Saturday Saunter: World Heritage Sites

Good Saturday to you,

Welcome to another Saturday Saunter, this time all about World Heritage Sites in Scotland. They are occasionally in the news as UNESCO threaten to take that august status away from certain places, like Edinburgh or Liverpool. It’s a cool claim to fame though and there are five in Scotland plus one we share with England and Germany. They are:

Forth Bridge

Frontiers of the Roman Empire

Heart of Neolithic Orkney

New Lanark

Old and New Towns of Edinburgh

St Kilda

I have been to parts of all of these except St Kilda, which is most definitely on my bucket list. Some I know better than others but they are all special and vital to understanding Scotland’s past and present.

Forth Bridge: a light tower with a red bridge behind.​
Forth Bridge: a light tower with a red bridge behind.

Forth Bridge –

There are three bridges that cross the Forth at Queensferry but UNESCO mean the Forth Bridge, the red and girdery railway one, opened in 1890. It is glorious and I can’t help smiling and staring at it whenever I’m nearby. For best effect, it’s worth crossing it on a train and getting the views up and down the Forth, including to Inchgarvie which is under the bridge.

Bearsden Bathhouse: Roman ruins set out amidst grass and trees.
Bearsden Bathhouse: Roman ruins set out amidst grass and trees.

Frontiers of the Roman Empire –

The Scottish bit is the Antonine Wall, which crossed central Scotland and was the edge of the Roman Empire for a fairly short time in the 2nd century AD. The bit of the Antonine Wall I’ve explored most recently is the Bearsden Bathhouse, a bath house on the edge of the Wall with traces left in a housing estate in Bearsden, not far from Glasgow.

Ring of Brodgar: standing stones spread out around mossland.​
Ring of Brodgar: standing stones spread out around mossland.

Heart of Neolithic Orkney –

Orkney is incredible with internationally significant historical places scattered every few hundred yards or so it feels. I’ve been once before and particularly loved the Ring of Brodgar. For lack of something to do, I hugged one of the stones but desisted from running around them in the scud, as Billy Connolly did. Scara Brae was also very cool and it was worth hanging around for a few minutes while the hordes looked then left.

New Lanark: mill buildings amidst trees and by a river.​
New Lanark: mill buildings amidst trees and by a river.

New Lanark –

New Lanark is a planned village built for mills and their workers. It is in a beautiful part of the Clyde Valley under the Falls of Clyde. I’ve only been once and was blighted by hayfever at the time so I remember the beauty of the place and my head being like a bowling ball.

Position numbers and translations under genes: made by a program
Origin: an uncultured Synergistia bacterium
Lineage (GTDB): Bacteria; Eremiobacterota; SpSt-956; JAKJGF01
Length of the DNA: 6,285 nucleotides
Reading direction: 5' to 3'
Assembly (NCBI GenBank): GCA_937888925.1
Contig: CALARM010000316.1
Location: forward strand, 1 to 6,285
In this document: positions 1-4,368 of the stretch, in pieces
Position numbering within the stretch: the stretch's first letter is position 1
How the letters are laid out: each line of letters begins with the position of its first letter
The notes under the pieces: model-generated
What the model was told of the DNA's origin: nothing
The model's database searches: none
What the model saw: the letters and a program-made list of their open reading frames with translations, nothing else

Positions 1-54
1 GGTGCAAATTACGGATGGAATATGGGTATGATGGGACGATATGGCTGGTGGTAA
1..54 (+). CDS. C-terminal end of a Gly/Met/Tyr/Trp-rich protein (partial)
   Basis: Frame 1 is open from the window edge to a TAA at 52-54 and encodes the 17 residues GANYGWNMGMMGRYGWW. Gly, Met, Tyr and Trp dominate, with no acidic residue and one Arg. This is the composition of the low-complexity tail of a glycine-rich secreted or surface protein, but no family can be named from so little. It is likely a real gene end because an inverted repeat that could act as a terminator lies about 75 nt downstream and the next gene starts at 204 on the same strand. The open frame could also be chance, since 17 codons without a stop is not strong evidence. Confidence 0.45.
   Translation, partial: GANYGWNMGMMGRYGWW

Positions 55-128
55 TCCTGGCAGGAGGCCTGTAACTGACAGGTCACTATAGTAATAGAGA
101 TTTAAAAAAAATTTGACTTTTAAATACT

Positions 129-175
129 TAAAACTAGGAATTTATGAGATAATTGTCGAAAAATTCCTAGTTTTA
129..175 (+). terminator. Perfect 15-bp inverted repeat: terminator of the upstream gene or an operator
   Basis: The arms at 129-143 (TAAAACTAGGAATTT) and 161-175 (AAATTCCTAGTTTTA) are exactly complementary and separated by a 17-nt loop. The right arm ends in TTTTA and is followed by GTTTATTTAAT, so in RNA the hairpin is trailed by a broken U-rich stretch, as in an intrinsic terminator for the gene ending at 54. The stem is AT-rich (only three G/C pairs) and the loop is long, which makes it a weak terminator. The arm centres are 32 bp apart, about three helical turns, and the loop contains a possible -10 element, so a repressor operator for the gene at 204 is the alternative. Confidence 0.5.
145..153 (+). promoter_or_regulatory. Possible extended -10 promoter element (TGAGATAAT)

New Town: looking down a street towards trees, houses, hills and water.​
New Town: looking down a street towards trees, houses, hills and water.

Old and New Towns of Edinburgh –

This is the one I know best. Of the two, I prefer the New Town with wider streets and the possibility of seeing the Forth. I’ve done psychogeography in both, with three of the Intercity posts in the area, the High Street, St. Vincent Street and Dublin Street. Edinburgh Castle is at the top of the Old Town but it isn’t even the best castle in Edinburgh.

St Kilda –

I’m yet to visit St Kilda so can recommend one of the many good books about the archipelago including The Life and Death of St. Kilda by Tom Steel or the excellent essay ‘Three Ways of Looking at St. Kilda’ in Sightlines by Kathleen Jamie. Kelvingrove Art Gallery and Museum has a section about St Kilda in the Cultural Survival gallery.

Anyway, that’s the Saturday Saunter for today, Saturday 17th July 2021. Thanks for reading. Streets of Glasgow will be here again on Wednesday and then the blog will be on hiatus until Wednesday 11th August. The next Saturday Saunter will be here on Saturday 14th August. During the hiatus I will probably get round to some Streets of Glasgow adventures and that might include the 100th instalment of that series. Any suggestions for the 100th, as long as they’re in the City of Glasgow area and I’ve not done them before, will be gratefully received. Until next time, mar sin leibh agus madainn mhath.

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